Head over heel -Seduced by Southern Italy by Chris Harrison

August6

Perhaps like you, I read non-fiction about residing in Europe and traveling there, to live vicariously through the lives of the authors and to anticipate sojourns that I may (or may not) ever get the chance to take.  Rarely do I come across a story about a little known destination that I have visited and loved tremendously, but this is one.  Here is an excerpt in writer Chris  Harrison’s words, illustrated by my photographs of an area in Sicily.

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Guidaloca was shaped like a slice of melon and its water looked just as refreshing.  After dumping towels on the beach, Daniela and Francesco ran for the blue water

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while I scaled the headland on my way to a World War II watchtower.  Built from the stone of the headland, it was perfectly camouflaged, the attraction, no doubt, for the teenage lovers I surprised inside.  Despite their vantage point they had failed to see me coming. It’s little wonder the allied invasion of Sicily was a cakewalk.  …

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Daniela and I swam in the caves while Francesco trapped crabs, ripped them apart and ate them raw.  Both in Sicily and in Puglia I enjoyed paddling in the placid sea, but have to admit I found unruffled water rather dull after a time.  Having grown up surfing the Bondy breakers, I associate going to the beach with wipe-outs rather than relaxation.  In Australia I took a surfboard.  In Italy I took a book.

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As in Andrano, the second half of the day began around five, when Daniela assumed the role of tour guide and whisked me off to places of interest near Alcamo.

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First up was the ancient city of Erice.  Perched on a mountaintop overlooking the sea, according to legend it was founded over 3000 years ago by the son of Venus and Neptune.

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I should have photographed the town’s eighth-century walls,

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the twelfth-century castle

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the twelfth-century castle and the cobblestone lanes so narrow they must be walked single-file.  But I didn’t.  I had intended to.  I had even bought a guidebook.

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But next to the bookstore I found a pasticceria which sold fruit made from marzipan, a sugary Sicilian specialty.  So I sat on a bench scoffing miniature bananas, an orange, a mandarin and a peach, while watching the sun set on the seaport of Trapini over 700 meters below.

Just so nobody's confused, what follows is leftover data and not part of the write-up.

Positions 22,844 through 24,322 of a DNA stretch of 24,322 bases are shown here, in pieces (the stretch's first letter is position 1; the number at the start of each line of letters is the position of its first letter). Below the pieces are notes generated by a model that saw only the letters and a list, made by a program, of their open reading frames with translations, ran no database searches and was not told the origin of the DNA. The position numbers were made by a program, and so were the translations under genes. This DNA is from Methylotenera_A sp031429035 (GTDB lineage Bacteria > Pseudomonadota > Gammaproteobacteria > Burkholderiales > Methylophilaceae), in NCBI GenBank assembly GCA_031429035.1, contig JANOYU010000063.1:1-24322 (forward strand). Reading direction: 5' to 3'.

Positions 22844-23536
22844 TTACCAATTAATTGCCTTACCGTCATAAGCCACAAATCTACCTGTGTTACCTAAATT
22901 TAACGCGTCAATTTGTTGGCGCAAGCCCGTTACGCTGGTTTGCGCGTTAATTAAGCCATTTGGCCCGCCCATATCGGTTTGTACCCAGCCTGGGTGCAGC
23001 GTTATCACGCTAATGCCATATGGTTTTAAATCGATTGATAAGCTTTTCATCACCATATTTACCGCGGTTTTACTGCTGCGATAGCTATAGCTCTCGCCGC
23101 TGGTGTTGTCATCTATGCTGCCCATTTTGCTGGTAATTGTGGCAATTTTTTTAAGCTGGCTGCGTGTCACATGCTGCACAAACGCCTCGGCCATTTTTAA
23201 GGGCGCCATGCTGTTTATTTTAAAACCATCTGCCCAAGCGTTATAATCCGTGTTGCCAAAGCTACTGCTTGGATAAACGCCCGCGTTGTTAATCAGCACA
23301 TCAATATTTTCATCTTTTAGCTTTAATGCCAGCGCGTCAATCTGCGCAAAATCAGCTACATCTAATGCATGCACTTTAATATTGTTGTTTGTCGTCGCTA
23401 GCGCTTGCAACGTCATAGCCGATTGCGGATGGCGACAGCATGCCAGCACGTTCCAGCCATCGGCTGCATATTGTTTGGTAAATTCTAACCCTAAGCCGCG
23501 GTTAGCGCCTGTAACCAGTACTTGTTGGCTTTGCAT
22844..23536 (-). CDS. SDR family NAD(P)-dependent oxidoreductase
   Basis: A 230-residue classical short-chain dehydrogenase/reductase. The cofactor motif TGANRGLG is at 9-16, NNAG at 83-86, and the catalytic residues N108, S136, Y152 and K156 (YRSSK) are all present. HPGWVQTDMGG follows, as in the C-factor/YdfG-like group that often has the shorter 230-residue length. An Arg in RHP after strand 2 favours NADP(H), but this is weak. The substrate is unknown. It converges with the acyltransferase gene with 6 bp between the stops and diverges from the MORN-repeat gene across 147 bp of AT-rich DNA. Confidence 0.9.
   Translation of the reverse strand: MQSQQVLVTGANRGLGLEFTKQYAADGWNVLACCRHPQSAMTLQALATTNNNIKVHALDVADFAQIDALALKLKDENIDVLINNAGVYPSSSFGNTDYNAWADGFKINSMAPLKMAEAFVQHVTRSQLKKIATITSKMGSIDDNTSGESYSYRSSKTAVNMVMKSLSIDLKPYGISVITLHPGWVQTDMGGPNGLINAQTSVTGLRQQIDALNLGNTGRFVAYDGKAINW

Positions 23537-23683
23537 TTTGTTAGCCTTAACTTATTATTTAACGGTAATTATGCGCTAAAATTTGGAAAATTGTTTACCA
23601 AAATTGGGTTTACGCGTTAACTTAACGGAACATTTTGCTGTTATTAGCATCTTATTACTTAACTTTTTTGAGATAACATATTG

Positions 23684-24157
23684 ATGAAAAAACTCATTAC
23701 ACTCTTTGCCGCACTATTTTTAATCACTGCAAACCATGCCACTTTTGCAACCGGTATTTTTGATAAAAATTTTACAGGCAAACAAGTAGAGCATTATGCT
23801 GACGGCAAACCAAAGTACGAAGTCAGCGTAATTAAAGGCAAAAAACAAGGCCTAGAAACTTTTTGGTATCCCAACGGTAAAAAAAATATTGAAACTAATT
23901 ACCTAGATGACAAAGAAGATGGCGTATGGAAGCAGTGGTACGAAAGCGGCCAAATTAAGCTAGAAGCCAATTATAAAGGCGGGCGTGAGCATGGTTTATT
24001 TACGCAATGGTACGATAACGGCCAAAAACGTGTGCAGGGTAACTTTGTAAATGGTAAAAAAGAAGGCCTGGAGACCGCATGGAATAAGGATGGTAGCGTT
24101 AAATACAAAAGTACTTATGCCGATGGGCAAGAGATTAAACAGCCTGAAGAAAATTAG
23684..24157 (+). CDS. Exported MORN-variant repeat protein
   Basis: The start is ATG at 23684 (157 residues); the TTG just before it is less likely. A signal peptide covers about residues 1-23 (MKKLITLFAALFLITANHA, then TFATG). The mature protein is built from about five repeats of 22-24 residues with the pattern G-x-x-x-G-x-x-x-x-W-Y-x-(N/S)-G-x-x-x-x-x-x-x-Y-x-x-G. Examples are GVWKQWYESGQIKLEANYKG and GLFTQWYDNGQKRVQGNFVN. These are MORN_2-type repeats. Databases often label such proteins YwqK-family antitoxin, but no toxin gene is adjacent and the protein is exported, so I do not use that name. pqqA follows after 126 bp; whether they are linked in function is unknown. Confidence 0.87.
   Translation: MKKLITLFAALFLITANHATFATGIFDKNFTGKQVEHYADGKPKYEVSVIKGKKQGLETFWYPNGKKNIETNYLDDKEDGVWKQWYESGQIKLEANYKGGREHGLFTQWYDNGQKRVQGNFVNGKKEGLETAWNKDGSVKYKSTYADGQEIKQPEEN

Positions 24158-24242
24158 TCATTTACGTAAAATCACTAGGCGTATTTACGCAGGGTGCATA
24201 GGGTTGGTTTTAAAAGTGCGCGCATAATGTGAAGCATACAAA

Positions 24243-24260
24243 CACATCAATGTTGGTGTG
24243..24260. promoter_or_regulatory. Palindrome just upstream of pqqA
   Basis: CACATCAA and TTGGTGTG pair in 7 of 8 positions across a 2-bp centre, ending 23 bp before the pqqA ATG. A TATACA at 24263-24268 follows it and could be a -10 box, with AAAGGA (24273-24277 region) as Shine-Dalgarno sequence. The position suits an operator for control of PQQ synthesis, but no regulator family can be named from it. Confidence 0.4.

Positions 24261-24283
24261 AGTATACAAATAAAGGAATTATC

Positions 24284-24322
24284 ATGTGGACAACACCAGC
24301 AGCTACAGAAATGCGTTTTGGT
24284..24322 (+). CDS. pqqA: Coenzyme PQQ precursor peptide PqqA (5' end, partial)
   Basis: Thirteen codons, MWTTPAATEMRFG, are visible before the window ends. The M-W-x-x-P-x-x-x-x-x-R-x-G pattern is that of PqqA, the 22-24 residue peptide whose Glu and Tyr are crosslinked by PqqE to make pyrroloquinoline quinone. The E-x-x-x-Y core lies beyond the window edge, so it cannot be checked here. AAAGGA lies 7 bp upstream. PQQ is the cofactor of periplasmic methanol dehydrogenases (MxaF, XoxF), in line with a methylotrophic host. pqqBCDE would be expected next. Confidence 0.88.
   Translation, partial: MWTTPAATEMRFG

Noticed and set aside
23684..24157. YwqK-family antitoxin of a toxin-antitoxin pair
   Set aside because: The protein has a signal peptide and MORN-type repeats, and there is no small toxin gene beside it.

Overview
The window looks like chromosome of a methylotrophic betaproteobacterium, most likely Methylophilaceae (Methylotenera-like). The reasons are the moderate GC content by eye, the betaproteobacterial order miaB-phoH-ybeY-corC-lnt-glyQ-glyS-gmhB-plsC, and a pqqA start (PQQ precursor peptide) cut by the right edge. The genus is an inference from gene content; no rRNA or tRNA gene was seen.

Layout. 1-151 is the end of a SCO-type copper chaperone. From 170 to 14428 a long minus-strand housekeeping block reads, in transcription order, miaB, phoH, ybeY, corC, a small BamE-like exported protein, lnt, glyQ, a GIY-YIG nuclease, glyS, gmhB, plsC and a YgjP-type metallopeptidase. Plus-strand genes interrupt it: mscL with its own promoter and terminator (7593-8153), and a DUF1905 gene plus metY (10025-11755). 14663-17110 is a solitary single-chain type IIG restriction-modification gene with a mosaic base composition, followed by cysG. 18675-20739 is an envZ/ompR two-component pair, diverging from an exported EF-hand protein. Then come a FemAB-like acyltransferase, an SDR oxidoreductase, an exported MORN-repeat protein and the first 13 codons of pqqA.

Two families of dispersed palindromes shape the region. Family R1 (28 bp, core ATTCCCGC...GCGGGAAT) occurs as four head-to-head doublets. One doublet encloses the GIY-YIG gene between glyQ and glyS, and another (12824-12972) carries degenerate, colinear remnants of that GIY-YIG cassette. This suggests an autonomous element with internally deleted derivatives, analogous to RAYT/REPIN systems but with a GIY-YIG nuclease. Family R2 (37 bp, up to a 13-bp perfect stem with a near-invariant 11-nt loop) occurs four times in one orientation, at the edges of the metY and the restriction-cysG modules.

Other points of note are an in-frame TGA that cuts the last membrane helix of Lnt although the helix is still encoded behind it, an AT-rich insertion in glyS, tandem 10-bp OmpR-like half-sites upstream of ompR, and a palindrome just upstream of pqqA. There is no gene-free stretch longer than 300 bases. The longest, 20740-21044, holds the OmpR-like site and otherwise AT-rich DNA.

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Next stop was the ancient treasures of Segesta.  Erected in 420 BC, the 36-column Doric temple was billed in my guidebook as “the best preserved Greek architecture site to be found anywhere”. Quite a claim, but one archeologists dispute less than whether or not the Greeks intended to put a roof on the building.

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Another topless attraction was Segesta’s amphitheatre, a primitive arena carved from a rock atop Mount Barbarian,

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venue for summer performances of Greek tragedies other than the Olympic Games.

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Other excursions took in the monument to Garibaldi at Calatafimi, which commemorates a famous victory of his Red Shirts over the Bourbons, an as much of Palermo as the heat and our resultant late starts would allow.  We would return to the hill at sundown, to be greeted on the driveway by the scents of dinner, which I must confess, enticed me more than the treats in my guidebook.

Every evening Valeria laid a table in her garden for twenty, to which neighbours would bring food for forty.  A typical feats began with Zia Tina’s antipasti, which include prosciutto with sugar melon, pizza slices, burschette, fried eggplant, zucchini and peppers in olive oil. That alone would have done me.  But Luisa’s primo piatto as net, a daring but delicious mix of baked potato and mussels.  Then Nona Lina’s horsemeat pieces in tomato sauce.  ‘Eat quickly,’ said Antonio.  ‘It was a racehorse.’  The meat was springy, yet surprisingly tasty although I couldn’t heal thinking that I may have been eating something more intelligent than me.  Valeria usually prepared the terzo piatto: kebabs of liver and other animal sundries the origin of which I preferred not to ask.  Fruit followed for those whose arms could still reach further than their stomachs: watermelon, apricots, peaches and figs.  And then came the coup de grace, an onslaught of calories called cannoli siciliani-a sweet comprised of flour, sugar, chocolate and white wine, fried into a wafer in the shaped of a hollow bow tie filled with ricotta cheese and chocolate.  Stuffed, both dinner and desert.

Reading Chris Harrison’s account of this and his time in Puglia brought the agony and ecstasy of Italian ways to life, love it or leave it.  I would like to get a chance to love it please.

Kath’s quote: “They eat the dainty food of famous chefs with the same pleasure with which they devour gross peasant dishes, mostly composed of garlic and tomatoes, or fisherman’s octopus and shrimps, fried in heavily scented olive oil on a little deserted beach.” –Luigi Barzini, ‘The Italians’ (1964)

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Stones collected on Guidaloca.

Love-that is all.


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